Senate Discusses Changes to Sexual Assault Policies

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Minh Hua
Campus Beat Reporter

In addition to addressing the vacant External Vice President of Statewide Affairs position and the appointment of the first and second pro tempore, the Associated Students Senate meeting on Wednesday discussed proposed changes to the UC Title IX policy, with particular concern on the issue of mandated reporting.

Jennifer Selvidge, the UC Title IX Student Advisory Board campus liaison and graduate representative, gave a presentation on the proposed changes to the UC Title IX policy, stressing the importance of these changes and their re-assurance that students’ voices will be heard.

USCB is updating its policy so that it can withhold documents such as transcripts or diplomas if a student accused of sexual assault refuses to respond to a notice of charges. The university will also have the power to stop a suspended student from transferring to any other UCs.

Selvidge also described possibly adding a step to the appeals process, where the Appeals Board can remand any case for further investigation if they judge that there was insufficient information.

In addition, the proposed changes seek to restrict attorney presence during the university’s adjudication process. The federal government allows students a legal advisor of their choice, but the university will have jurisdiction over these advisors’ inputs. Restrictions may include not allowing the attorney to speak on the behalf of the client or to interrupt during court proceedings.  

“They were finding that a lot of times when one party had an attorney, the attorney was running the show, asking all the questions, and treating it like a cross-examination which is not what it’s supposed to be,” said Selvidge.

During the presentation, Off-Campus Senator Jalia Carleton-Carew inquired about whether or not there were changes to the Title IX mandated reporter requirements. Currently, Title IX requires student workers such as residence and teaching assistants to report any issues that students bring up.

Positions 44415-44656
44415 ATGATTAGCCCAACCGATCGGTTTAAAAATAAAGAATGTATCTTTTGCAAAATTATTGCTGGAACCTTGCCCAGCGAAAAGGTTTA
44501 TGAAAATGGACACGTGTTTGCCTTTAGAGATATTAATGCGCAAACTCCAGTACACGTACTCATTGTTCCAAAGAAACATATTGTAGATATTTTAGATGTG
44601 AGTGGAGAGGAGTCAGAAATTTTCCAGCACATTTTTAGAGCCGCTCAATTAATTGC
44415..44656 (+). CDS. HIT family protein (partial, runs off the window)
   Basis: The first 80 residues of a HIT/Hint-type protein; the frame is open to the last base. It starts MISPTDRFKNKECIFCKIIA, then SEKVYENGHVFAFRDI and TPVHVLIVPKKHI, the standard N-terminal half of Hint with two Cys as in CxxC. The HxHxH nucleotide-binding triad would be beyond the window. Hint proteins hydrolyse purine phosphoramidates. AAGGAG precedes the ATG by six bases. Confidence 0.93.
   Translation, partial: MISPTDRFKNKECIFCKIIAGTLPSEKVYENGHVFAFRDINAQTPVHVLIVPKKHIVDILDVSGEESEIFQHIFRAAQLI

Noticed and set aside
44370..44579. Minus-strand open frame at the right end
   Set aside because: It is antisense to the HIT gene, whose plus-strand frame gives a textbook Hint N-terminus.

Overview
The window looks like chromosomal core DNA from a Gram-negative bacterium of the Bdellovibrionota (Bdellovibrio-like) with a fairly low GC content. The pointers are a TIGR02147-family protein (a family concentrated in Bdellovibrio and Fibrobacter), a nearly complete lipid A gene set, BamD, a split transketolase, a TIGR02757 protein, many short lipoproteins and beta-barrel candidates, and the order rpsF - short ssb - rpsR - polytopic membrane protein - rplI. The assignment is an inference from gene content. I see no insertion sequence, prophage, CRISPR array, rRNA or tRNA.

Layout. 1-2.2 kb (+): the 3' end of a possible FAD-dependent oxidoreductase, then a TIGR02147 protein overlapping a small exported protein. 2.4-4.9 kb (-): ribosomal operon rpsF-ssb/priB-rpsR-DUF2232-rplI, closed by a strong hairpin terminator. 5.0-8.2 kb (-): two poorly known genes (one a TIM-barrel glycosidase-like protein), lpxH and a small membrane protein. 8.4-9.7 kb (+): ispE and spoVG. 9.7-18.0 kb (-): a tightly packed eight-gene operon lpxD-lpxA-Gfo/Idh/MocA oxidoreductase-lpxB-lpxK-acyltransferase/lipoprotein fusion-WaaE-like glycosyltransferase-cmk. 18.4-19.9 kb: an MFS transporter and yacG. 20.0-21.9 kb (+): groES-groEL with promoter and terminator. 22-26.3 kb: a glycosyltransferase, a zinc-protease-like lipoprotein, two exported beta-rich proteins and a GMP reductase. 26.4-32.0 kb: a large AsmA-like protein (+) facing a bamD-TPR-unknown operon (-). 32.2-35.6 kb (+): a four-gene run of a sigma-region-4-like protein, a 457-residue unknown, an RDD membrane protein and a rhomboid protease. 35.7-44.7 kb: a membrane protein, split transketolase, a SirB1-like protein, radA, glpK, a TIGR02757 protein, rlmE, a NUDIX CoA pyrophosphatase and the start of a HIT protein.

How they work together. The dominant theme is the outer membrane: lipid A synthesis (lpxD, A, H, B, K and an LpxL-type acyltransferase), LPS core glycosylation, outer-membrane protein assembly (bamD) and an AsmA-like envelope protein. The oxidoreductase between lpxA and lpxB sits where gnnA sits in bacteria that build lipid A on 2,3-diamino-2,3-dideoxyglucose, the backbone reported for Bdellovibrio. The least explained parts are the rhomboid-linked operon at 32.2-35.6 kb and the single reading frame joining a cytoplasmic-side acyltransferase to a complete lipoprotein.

Selvidge responded that there are no proposed changes to mandated reporting, but that there has been a lot of opposition to the present requirement.

Leah Norris, the lead Teaching Assistant of the English department, told The Bottom Line, “if someone were to start confiding in me, I have a responsibility to stop them and tell them about Title IX, which could be extremely upsetting to someone trying to tell their story for the first time.”

In an interview with The Bottom Line, Selvidge said, “personally I don’t think that any student workers should be mandated reporters because we are sometimes in the role of workers, but far often we are in the role of peers and peer-mentor.” She stressed that the responsibility should fall on campus faculty because the relationship between faculty and students is more professional.

According to a study done by University of New Hampshire, mandated reporting can sometimes be detrimental as it incurs “unreasonable financial expenditure and possible negative side effects for children involved in unsubstantiated reports.”

During the meeting, Assistant Director for Government Affairs LaDonte King also brought up that one of the two Green Dot orientations was finished on Tuesday. According to UCSB Housing, Dining & Auxiliary Enterprises, “Green Dot is about engaging students in bystander intervention to create a safe campus environment through the power of community.”

“It was about how the leadership of this campus can include Green Dot and bystander intervention training on campus,” said King.

Selvidge stressed that the UC Title IX Student Advisory Board is open to input from students who have comments on the proposed changes. Students looking to provide comment can contact Selvidge at selvidge@umail.ucsb.edu.

1 COMMENT

  1. M Klawunn wants us all to keep discussing, forever, because she does not want anything done.

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